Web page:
Every other year since 1994 wooden boat lovers - builders, sailors, rowers and racers - have sailed and rafted together in the wide and windy natural harbors of the Derwent River in Hobart, Tasmania for the Australian Wooden Boat Festival.  Friends, Cathy Hawkins, Ian Johnstone and Andy Gamlin teamed up to organize the first one after Andy came back from the Brest (France) Maritime Festival with a boat full of ideas and a sea of enthusiasm. 

Tasmania, with its rich maritime heritage, proximity to stands of magical Huon Pine, miles of accessible waterfront and a plethora of woodworking and boatbuilding artisans was a brilliant choice for the location. Over the years, the Festival became the top tourist attraction of Tasmania and one of the nation's top tourism draws - "the best of Australia in the heart of Tasmania."

I got to see the evolution first hand.  In 2007, I attended my first Wooden Boat Festival "down-under" with high expectations. Founding director, Andy Gamlin had planted the seed when he met with me in Port Townsend in 2002 while on a round-the-world tour of major wooden boat venues. Then, Port Townsend's Wooden Boat Foundation and Seattle's Center for Wooden Boats were his only west coast US destinations. I was then Director of the WBF.  By the time I finally booked a frequent flyer ticket to reciprocate his visit, the Australian event had outgrown grassroots management and the political and financial pressure of urban events was threatening. That year, there were 200 spectacular boats,true, but they were surrounded by blocks of chain link fences, one too many rude gate guards, almost no on-land boat exhibitors and an unimpressive, overly commercial array of tent vendors. 50,000 people attended. The Parade of Sail was so impressive though, I looked past the negatives. As a wooden boat enthusiast, I lusted after their amazing venue and wept at rumors of their demise. 

But the tears were for naught!  When I arrived at the Festival this year (February 2013), it was as a guest speaker. Excited to return and familiar with the venue, I headed for the harbor as soon as I dropped off my luggage. No chain link. No gates. No bland uniformed gatekeepers. Instead, there were twice as many wooden boat owners (400 this year!) and their families, at least a hundred cool wood and boatbuilding exhibitors, an enthusiastic crew of volunteers and a thousand people strolling the wharf's at Constitution Dock. The Festival hadn't even started! Tallships, a cruise ship and spectator boats plied the waters as far as I could see. It was spectacular! Even bigger than the still spectacular Parade of Sail.  

Over the weekend a crescendo of energy surged as 200,000 people attended the event. All took time under sunny skies to stroll the docks and wharf exhibits packing Sullivan's Cove, from the Henry Jones Hotel beyond Salmanaca Place. I caught up with legendary ocean sailors and friends, Lin & Larry Pardey, New Zealand small craft designer/builder John Welsford, designer/sailor/agitator Robert Ayliffe (Norwalk Island Sharpies), founding director, Andy Gamlin (who now owns the Australian Maritime Centre & boat school), prolific boating writer Kathy Mansfield from the UK, plus dozens of other friends from ocean cruising days, Port Townsend Festival and the Tassie 2009 trip. Everywhere I went I saw people I knew or who had been to one of my talks, or knew me from Port Townsend or shared my enthusiasm for whatever we were looking at. It was old home week, a reunion, even though I was at the opposite corner of the Pacific Ocean.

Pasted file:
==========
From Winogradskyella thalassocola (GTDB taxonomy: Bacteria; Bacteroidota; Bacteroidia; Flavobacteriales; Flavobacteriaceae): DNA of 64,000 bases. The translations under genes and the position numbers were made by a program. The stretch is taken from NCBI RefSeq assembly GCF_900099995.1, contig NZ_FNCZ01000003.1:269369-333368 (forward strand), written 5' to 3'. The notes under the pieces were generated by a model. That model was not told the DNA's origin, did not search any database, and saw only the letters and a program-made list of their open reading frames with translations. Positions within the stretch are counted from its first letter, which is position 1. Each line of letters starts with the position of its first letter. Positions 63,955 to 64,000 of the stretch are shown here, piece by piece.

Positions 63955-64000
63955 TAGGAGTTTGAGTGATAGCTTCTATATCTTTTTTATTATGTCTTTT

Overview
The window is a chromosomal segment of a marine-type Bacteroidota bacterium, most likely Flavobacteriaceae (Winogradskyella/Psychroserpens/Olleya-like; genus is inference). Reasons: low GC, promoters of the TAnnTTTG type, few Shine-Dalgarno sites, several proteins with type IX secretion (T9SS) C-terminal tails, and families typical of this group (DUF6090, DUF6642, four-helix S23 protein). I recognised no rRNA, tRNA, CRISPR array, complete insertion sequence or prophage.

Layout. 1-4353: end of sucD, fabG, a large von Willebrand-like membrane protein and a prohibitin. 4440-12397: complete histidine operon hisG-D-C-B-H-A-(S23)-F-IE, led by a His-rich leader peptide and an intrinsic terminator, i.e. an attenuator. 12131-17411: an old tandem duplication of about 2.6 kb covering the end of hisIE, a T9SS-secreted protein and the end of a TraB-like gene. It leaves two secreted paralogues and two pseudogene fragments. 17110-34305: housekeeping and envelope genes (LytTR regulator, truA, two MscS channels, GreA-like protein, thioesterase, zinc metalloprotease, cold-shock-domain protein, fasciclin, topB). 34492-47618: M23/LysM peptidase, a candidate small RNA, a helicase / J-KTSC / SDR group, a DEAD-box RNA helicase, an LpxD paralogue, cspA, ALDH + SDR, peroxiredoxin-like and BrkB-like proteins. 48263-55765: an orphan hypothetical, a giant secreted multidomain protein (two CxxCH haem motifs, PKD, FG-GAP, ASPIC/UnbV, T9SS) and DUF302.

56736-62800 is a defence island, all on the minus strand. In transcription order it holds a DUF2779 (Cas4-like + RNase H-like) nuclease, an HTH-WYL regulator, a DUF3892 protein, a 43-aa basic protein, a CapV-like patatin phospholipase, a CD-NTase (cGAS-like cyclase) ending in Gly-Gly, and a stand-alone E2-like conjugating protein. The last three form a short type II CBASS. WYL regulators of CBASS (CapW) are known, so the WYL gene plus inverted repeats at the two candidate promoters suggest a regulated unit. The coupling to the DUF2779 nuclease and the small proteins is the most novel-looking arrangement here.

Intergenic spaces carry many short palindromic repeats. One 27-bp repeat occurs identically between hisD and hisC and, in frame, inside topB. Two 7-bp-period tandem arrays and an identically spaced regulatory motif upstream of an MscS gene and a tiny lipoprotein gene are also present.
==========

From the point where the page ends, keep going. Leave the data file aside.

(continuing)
The Australian Wooden Boat Festival has undoubtedly moved to the top two of my list for wooden boat events worldwide. Of course, the Port Townsend Festival will always remain my first love, but the festival in Hobart has exponentially replicated (and by sheer volume therefore exceeded) it in spirit, boats, waterfront capacity, quality presentations and boat diversity. The fact that I get a second summer by heading down under, is a bonus.  The opposite should prove true for Aussies, South Pacific Islanders and Kiwis coming north!

It's impressive that the city/state/national entities of Australia have come together in such cooperation. Because of this, the Hobart festival is still growing. Port Townsend on the other hand, is near capacity - roads, harbors, hotels, marinas are full - and will likely remain smaller in boat and visitor attendance. Both events succeed (so far) due to a dense concentration of wooden boat passion despite their size differences. Both have managed, through challenging years of economic or political pressure, to retain the essence of what draws people to the events - spectacular boats & passionately authentic wooden boat people.  In that, I wish them both infinite success.

Above and beyond features of the 2013 Hobart Australian WBF included :

  • A Shipwrights' Village with arcane tools (back to Egyptians) cleverly demonstrated
  • An International "village" that changes every 2 years (this year, Indonesia)
  • Delicious, beautiful and entertaining demos by Tasmanian seafood, cider and crafts industries
  • Cool clusters of random boaty things - engines, surf boards, pine punters
  • Indoor toilets that remained clean through the weekend (honest!)

If I can afford both Festivals every two years, you can bet I'll attend both. Each is scheduled in the perfect season weather wise when summer cruising is over, but autumn has not quite arrived. September in the north, February in the south. 

Mark your calendars and send me a note. I'm hoping to present at both Festivals again in the coming years and of course to open PAX to visitors in Port Townsend.  I'll look forward to seeing you both places! Touch wood.

For another perspective, read Kathy Mansfield's article about the Australian Wooden Boat Festival in the March issue of UK's Watercraft Magazine.